Catch fish with Mike Ladle.

Catch Fish with
Mike Ladle


Information Page


For anyone unfamiliar with the site always check the FRESHWATER, SALTWATER and TACK-TICS pages. The Saltwater page now extends back as a record of over several years of (mostly) sea fishing and may be a useful guide as to when to fish. The Freshwater stuff is also up to date now. I keep adding to both. These pages are effectively my diary and the latest will usually be about fishing in the previous day or two. As you see I also add the odd piece from my friends and correspondents if I've not been doing much. The Tactics pages which are chiefly 'how I do it' plus a bit of science are also updated regularly and (I think) worth a read (the earlier ones are mostly tackle and 'how to do it' stuff).

Bass or no bass?

I went to the coast on two successive mornings recently. On the first occasion I was up in plenty of time to catch the ebbing tide. I waded to my fishing mark and standing on the end of the ledge began to cast and retrieve my unweighted, white, EvoStix lure into the fast flowing race. For the best part of an hour (actually about 45 minutes) I flogged away with out a sniff. I varied the length and angle of the casts in a regular pattern (because the fish can be anywhere) but it seemed to make little difference. Fishing conditions were excellent with no wind and a pretty calm sea, so I was a little disappointed when nothing showed any interest.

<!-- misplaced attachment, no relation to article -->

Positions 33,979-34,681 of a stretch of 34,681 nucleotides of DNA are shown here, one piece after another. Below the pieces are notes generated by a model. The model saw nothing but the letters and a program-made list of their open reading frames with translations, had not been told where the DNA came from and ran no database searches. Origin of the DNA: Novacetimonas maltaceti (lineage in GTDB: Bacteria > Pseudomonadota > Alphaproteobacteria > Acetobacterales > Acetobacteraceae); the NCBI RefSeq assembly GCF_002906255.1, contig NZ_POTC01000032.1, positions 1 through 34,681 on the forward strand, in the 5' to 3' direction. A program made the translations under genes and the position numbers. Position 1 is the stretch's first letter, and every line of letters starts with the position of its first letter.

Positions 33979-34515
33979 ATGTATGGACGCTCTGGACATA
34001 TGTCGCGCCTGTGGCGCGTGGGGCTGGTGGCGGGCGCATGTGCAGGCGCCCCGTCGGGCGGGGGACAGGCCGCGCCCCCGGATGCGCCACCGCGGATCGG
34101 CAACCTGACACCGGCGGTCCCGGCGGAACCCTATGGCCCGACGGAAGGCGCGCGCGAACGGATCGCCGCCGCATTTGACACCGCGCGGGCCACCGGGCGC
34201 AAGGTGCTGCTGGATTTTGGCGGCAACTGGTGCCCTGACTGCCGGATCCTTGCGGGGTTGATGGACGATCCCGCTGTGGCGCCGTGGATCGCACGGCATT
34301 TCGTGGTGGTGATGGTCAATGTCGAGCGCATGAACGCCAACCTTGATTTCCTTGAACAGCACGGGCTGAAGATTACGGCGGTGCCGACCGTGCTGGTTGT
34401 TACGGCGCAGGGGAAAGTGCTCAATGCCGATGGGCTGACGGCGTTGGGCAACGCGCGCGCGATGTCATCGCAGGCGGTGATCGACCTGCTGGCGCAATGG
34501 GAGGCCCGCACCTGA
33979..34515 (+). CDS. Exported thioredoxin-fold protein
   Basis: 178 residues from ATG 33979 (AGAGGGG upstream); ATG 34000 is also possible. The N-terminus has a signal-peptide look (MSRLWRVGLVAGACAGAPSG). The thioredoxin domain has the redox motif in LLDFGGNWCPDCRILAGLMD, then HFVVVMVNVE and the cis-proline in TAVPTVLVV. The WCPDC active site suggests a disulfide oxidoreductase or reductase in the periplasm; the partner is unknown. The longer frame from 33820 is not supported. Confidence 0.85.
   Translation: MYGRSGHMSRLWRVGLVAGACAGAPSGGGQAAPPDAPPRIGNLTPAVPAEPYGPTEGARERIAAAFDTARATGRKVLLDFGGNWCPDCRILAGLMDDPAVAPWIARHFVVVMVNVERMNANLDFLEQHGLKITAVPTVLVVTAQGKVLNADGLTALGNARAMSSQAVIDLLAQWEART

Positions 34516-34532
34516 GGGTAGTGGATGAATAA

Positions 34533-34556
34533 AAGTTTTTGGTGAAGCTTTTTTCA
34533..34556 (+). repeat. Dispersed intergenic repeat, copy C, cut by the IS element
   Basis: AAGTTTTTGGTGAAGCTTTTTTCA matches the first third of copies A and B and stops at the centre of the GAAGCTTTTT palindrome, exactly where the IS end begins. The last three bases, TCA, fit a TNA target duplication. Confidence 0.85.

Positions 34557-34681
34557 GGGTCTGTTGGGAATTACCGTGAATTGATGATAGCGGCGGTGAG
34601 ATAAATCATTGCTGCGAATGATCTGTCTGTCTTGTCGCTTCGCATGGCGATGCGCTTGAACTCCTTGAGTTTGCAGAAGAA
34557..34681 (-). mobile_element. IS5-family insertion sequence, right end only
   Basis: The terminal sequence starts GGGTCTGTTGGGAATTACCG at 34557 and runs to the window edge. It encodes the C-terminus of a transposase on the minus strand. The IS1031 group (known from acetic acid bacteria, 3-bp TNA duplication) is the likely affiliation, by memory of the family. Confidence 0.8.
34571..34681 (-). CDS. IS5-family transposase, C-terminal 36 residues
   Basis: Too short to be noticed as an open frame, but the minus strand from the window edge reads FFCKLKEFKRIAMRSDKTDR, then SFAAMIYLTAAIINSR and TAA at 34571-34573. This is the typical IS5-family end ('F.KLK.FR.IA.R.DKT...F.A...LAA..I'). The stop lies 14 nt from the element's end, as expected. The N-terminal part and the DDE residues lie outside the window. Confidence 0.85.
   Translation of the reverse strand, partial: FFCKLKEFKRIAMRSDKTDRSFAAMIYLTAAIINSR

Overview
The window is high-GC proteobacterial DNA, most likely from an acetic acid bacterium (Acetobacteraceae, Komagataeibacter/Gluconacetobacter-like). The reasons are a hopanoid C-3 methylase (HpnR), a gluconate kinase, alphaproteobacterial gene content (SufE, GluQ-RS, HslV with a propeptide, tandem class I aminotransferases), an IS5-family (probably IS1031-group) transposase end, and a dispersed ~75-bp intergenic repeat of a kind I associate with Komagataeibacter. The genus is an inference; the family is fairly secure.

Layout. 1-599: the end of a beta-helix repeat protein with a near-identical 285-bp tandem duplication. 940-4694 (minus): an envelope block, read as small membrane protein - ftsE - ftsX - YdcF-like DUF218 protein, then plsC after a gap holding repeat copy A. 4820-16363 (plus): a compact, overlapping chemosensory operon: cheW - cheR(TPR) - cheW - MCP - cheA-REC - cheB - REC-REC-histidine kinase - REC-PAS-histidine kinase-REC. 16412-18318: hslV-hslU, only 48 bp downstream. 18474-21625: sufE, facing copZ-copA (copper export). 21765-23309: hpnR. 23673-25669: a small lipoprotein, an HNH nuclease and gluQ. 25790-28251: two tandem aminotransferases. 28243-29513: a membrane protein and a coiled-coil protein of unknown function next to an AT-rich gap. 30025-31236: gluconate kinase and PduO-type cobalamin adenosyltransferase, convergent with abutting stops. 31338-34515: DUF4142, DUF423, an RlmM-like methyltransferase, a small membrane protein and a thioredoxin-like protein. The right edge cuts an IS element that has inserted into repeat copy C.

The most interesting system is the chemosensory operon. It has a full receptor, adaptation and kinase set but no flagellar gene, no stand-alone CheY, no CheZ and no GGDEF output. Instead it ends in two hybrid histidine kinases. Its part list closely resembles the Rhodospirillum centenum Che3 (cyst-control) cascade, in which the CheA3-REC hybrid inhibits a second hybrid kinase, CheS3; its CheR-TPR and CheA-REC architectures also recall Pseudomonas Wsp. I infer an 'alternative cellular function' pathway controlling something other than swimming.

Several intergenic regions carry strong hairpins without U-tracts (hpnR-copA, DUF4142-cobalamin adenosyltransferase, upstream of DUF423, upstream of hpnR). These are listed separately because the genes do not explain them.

I reached the point in my sequence of casts when I simply flicked the lure a few metres across the race from where I stood and let it swing quickly across and into the eddy which formed behind the rocky ledge. From the angle of the braid I reckoned that the lure had just about reached the 'crease' when I felt a sharp pluck then, seconds later (I barely had time to register the first bite) the lure was grabbed again and this time the fish stuck. It was no monster but it took a little bit of line and gamely fought its way out into the fast water. Now all the fish had to do was open its mouth and it was dragged away like a sea-anchor. However, it wasn't long before I slid my catch onto the thong weed, took the camera out of my pocket and clicked a couple of pictures. I unhooked the bass and slipped it back into the sea thinking "now they'll come on and perhaps I might catch a few." No chance. I didn't have another bite and twenty minutes later I packed in. It could have been worse.

As I drove home I decided ti give it another go the following day. The tide would be an hour later so no need to get up quite as early. The session was almost an exact copy of the day before with the exception that the only fish I saw was a garfish jumping clear of the water. I had a couple of tentative plucks on the lure but they were almost certainly small gars - not good fishing. However, the bonus was a stunning sunrise and I stopped fishing just long enough to take a picture of the glowing clouds. At least I'd confirmed what I should have realised - there was nothing doing with the bass.

Picture of the fish taken in natural light - so still pretty gloomy.

It's easier to see with the flash.

No fish on the following day but still worth getting out of bed.

If you have any comments or questions about fish, methods, tactics or 'what have you.'get in touch with me by sending an E-MAIL to -



"Fishing for Ghosts - Successful Mullet Angling"

written with David Rigden IT'S AVAILABLE FROM - "The Medlar Press"


“The Second Wave”

Written with Steve Pitts this is a SEQUEL TO THE BESTSELLER "Operation Sea Angler" IT'S AVAILABLE ON PAPER OR FOR YOUR KINDLE FROM - "Veals Mail Order" and from Amazon "Amazon"